Paul Krugman is but one economist of hundreds who offers differing solutions. Even if he is wrong, the Japanese still hasn't figured out how to solve their economy. I never recalled anything that comes close to an apology to Japan so perhaps you can point out the article?

It's keep coming back to the fact that Japan is still broken and have no idea how to fix it. No amount of telling foreigners to 'go away' is going to help.

0 ( +0 / -0 )

Paul Klugman kept calling Japan all sorts of names and insisted on inflation targeting to fix its economy, criticizing the Bank of Japan's tight-money policy all these years. But recently he began to apologize to Japan, saying that wiser men in the west criticized Japan during its lost decades for being slow to take necessary measures and evading the fundamental solution, but that once placed in a similar situation, they are doing the same as Japan did. He even denies the effectiveness of inflation targeting. It seems, therefore, that for the time being Japan cannot but do without preachers.

0 ( +0 / -0 )

also henry, small point here: the kennedy's were actually elected...by real voters...neither is even remotely the case in japan..but hey, don't let the facts ruin a good story eh ?

0 ( +0 / -0 )

Canada is doing fine, this is a badly written article. Had the PM Stephen Harper not decided to cut the national tax rate 2 points just before this crisis as a vote getter during a recent election, we'd be sitting even prettier.

but don't feel too happy for Canada. Since we're next door to the USA, the joke is when they sneeze we get a cold. So what will our largest trading partner and also the world's largets debtor nation give us? Sitting next to a blackhole doesn't really matter what we do.

Example: The GM bailout was a mistake and will only continue the business as usual thinking rather than forcing lawyers to wake up. We could have put those plants here in Canada to better use making windmills or electric cars, but alas no.

0 ( +0 / -0 )

JeffLee I'm with you. This is apologist rubbish. It seems as though rather having something intelligent to say, we get the arguement that no one has any place to raise good points.

0 ( +0 / -0 )

things are going there way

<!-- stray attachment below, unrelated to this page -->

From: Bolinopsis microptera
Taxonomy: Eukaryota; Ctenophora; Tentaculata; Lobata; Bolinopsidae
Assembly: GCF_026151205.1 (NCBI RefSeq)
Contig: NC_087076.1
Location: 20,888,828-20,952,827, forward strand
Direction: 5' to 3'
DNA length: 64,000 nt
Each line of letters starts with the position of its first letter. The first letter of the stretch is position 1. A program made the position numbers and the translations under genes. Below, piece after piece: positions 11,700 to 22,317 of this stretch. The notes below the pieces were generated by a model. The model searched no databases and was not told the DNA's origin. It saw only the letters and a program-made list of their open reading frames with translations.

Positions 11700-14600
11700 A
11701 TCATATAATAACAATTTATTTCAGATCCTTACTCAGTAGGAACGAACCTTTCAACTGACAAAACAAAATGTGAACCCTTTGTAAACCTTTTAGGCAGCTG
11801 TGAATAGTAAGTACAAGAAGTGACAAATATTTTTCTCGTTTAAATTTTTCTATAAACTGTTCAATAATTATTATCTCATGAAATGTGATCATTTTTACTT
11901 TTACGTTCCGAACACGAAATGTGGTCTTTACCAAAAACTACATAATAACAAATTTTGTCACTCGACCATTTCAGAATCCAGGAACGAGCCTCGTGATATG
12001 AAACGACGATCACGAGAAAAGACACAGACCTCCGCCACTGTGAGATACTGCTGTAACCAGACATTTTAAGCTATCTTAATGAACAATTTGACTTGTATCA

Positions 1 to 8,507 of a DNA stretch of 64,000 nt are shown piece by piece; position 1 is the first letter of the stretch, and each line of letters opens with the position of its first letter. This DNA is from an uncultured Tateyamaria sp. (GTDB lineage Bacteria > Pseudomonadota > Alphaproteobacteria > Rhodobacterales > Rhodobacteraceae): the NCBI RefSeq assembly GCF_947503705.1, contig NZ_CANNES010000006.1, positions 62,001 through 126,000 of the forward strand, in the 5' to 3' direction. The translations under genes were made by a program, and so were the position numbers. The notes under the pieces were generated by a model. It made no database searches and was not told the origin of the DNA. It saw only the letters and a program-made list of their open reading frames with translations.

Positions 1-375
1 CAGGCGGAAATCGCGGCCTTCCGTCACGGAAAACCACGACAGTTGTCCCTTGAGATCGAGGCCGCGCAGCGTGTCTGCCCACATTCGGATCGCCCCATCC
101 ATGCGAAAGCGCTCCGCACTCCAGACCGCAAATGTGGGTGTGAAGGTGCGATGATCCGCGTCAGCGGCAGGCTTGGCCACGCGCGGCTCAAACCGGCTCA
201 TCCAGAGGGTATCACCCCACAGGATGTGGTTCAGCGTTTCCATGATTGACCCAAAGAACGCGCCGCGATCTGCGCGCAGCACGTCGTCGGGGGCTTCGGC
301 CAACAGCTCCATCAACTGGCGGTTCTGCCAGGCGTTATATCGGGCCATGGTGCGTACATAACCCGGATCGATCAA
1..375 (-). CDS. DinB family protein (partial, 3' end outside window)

Ouch!

0 ( +0 / -0 )

Japan ,China ,India and USA as global top 4,they are the 4 leaders for global economy. Whatever effects Japan and the other top 3 dictates global economy. People need to do a lot of preaching,to help understand what is going on with top4 economies.

The rest of world's economic prosperity is dependant on japan and other top3,why should anyone be silent and not preach the top 4.

The rest of the world works for the top 4 which includes japan, for keeping the global economy alive and moving.

Top 4 needs to be most alive and moving,for rest of world ,future progress economically.

0 ( +0 / -0 )

Who is doing the "lecturing"? Who? Come on, Henry, give us some NAMES. Give us some titles, specific quotes, etc. Otherwise your "commentary" is really a chauvanistic rant.

Another note:

no one country is coming out of the global downturn with much to its credit

Wrong again. Canada has been praised by analysts for its past and current policies.

0 ( +0 / -0 )

This article is about making excuses for a national polity that seems to be incapable of wresting itself from the status quo. Economic history obviously isn't this guy's strong point. Perhaps he should actually try reading some of this unfair, biased, imperialist, western patronising stuff that is apparently rife throughout the world.

Might I suggest he and other like him start with Paul Krugman?

0 ( +0 / -0 )

Totally agree ca1ic0cat, as long as there're people, there will be "preaching". It's a fact that ALL countries have their own arm-chair critics and forum posters. It's not new or threatening, but sometimes mildly irritating...however, like a mosquito bite, if you intentionally pick at it, while momentarily satisfying to quell the irritation, it'll only get worse until there's a permanent scar. So I encourage "preaching" (aka construcive criticism) because it's interesting to hear people's opinions, educated or not, and their reactions when you counter-argue. This article's "Preaching" about not "preaching" about Japan.

To be honest this article's chock full of out-of-context examples, and the comparison of Japan to North Korea, India, prewar Britain, etc.?? I chuckled and this article lost about 90% of its credibility from that point onward.

0 ( +0 / -0 )

I don't even know where to start on the inaccuracies, the bad comparisons and the complete lack of clarity when it comes to facing the truth of the economic situation in Japan, but in any case all those before me have pretty much hit the nails on the heads.